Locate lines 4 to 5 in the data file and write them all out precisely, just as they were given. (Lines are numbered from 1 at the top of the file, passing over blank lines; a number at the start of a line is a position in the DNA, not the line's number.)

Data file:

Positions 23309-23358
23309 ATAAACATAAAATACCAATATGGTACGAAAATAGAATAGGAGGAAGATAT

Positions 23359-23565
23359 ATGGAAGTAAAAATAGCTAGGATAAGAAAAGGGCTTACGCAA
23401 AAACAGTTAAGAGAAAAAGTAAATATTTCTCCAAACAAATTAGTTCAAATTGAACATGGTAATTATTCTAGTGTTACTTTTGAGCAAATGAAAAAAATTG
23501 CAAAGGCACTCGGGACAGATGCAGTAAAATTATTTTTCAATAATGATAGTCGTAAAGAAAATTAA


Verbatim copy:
23359 ATGGAAGTAAAAATAGCTAGGATAAGAAAAGGGCTTACGCAA
23401 AAACAGTTAAGAGAAAAAGTAAATATTTCTCCAAACAAATTAGTTCAAATTGAACATGGTAATTATTCTAGTGTTACTTTTGAGCAAATGAAAAAAATTG